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A migraine is a throbbing headache resulting from atypical brain activity which temporarily influences the chemicals, blood vessels, and nerve signals in the brain. A migraine is a neurological disease felt on the front or one side of the head. Migraines may be accompanied by the need to vomit, nausea, and sensitivity to light and sounds. Migraines are a very common health condition affecting one in four women and one in 15 men. Migraine headaches usually begin at the onset of early adulthood. There are several different types of migraines, including a migraine with aura, migraine without an aura, and an aura without a headache. There are many triggers for migraines and may be influenced by environmental, hormonal, dietary, emotional, or medicinal factors.

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1. Emotional Stress Levels

Stress is a killer, and it has several negative consequences on the human body. The emotional triggers of excitement, stress, tension, shock, depression, and anxiety can spur a migraine into action. Emotional stress can make a headache turn into a migraine. Stressful moments of anxiety, worry, agony, and even excitement can spark migraine symptoms. For some people battling migraines, the attack doesn't set in while the stressful event is happening. Instead, the migraine may begin after the emotional event has ended. What happens during a stressful event is that certain chemicals are released by the brain which helps cope with the situation. Then these chemicals then aggravate vascular changes, further causing a migraine attack. Nearly half of all folks with migraines have a close family member who suffers from the same condition.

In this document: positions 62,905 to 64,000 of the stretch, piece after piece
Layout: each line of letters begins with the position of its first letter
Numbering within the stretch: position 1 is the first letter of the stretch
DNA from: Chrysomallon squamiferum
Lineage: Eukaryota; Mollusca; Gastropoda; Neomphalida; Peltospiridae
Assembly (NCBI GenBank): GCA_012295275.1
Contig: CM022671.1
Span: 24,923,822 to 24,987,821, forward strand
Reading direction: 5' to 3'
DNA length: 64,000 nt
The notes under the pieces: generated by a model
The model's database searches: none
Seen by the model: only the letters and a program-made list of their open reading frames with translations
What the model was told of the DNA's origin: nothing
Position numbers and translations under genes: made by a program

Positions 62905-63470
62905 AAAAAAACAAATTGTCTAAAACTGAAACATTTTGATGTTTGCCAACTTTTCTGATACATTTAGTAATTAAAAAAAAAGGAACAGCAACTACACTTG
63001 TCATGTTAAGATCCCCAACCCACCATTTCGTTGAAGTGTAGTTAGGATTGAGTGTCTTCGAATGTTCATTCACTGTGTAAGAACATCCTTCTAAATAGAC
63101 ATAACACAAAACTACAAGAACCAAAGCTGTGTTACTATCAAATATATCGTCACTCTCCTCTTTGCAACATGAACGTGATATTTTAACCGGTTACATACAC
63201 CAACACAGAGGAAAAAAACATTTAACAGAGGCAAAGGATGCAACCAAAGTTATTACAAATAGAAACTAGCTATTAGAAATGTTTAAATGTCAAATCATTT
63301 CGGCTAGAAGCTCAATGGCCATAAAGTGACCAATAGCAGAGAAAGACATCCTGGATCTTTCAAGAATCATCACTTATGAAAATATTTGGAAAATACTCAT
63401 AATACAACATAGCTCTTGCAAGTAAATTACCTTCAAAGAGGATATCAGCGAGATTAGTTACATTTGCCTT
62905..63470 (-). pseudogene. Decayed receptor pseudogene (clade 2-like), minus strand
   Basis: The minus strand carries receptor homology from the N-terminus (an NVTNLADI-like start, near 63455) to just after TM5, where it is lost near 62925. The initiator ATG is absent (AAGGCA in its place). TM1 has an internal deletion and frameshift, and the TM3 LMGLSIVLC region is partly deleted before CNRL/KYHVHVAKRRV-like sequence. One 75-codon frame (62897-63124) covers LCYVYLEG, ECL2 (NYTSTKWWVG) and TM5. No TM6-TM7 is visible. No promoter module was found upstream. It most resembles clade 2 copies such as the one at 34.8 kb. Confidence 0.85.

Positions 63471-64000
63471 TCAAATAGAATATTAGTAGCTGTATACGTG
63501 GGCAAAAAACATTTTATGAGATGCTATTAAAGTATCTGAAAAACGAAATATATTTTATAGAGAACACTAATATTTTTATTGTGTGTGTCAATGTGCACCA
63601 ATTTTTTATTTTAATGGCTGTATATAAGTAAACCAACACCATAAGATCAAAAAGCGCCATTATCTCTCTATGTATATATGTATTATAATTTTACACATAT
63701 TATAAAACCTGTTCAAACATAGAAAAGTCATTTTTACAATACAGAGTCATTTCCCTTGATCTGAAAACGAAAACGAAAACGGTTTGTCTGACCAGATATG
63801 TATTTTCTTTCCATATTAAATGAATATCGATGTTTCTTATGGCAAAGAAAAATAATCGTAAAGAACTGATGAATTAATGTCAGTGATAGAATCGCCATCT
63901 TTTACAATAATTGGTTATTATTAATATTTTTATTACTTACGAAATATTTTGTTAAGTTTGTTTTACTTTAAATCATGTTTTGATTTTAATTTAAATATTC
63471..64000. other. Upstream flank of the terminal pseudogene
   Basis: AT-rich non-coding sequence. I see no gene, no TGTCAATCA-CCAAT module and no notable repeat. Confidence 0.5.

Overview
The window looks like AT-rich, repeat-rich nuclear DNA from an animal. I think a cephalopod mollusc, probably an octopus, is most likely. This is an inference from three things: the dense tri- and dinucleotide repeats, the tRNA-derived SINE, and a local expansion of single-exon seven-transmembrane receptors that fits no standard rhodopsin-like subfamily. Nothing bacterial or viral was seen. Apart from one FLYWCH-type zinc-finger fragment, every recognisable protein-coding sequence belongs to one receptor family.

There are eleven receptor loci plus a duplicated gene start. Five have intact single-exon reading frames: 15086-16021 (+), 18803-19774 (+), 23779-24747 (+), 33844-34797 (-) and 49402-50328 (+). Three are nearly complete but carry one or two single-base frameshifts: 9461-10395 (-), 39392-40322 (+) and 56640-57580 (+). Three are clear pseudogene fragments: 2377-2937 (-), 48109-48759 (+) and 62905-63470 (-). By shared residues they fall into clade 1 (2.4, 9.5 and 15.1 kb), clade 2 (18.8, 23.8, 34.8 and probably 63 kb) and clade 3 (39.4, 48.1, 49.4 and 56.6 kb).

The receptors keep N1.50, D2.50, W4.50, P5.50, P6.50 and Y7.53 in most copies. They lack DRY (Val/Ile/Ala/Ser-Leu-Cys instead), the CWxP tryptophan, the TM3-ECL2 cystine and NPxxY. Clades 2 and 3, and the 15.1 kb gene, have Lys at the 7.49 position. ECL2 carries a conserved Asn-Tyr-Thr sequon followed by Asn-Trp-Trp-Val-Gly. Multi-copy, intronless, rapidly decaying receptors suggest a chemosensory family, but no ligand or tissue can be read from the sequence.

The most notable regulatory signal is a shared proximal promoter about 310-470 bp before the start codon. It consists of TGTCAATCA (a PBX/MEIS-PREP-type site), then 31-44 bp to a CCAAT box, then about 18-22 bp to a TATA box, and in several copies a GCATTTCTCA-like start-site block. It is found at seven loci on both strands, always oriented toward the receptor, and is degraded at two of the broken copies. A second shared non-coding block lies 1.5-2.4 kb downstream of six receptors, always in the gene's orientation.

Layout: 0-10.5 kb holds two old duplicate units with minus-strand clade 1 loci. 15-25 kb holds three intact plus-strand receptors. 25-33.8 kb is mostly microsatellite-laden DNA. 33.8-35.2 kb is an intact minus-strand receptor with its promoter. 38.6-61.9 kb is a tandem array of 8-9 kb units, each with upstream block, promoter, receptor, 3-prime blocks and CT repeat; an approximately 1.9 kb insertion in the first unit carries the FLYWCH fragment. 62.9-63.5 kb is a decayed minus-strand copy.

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This site offers information designed for educational purposes only. You should not rely on any information on this site as a substitute for professional medical advice, diagnosis, treatment, or as a substitute for, professional counseling care, advice, diagnosis, or treatment. If you have any concerns or questions about your health, you should always consult with a physician or other healthcare professional.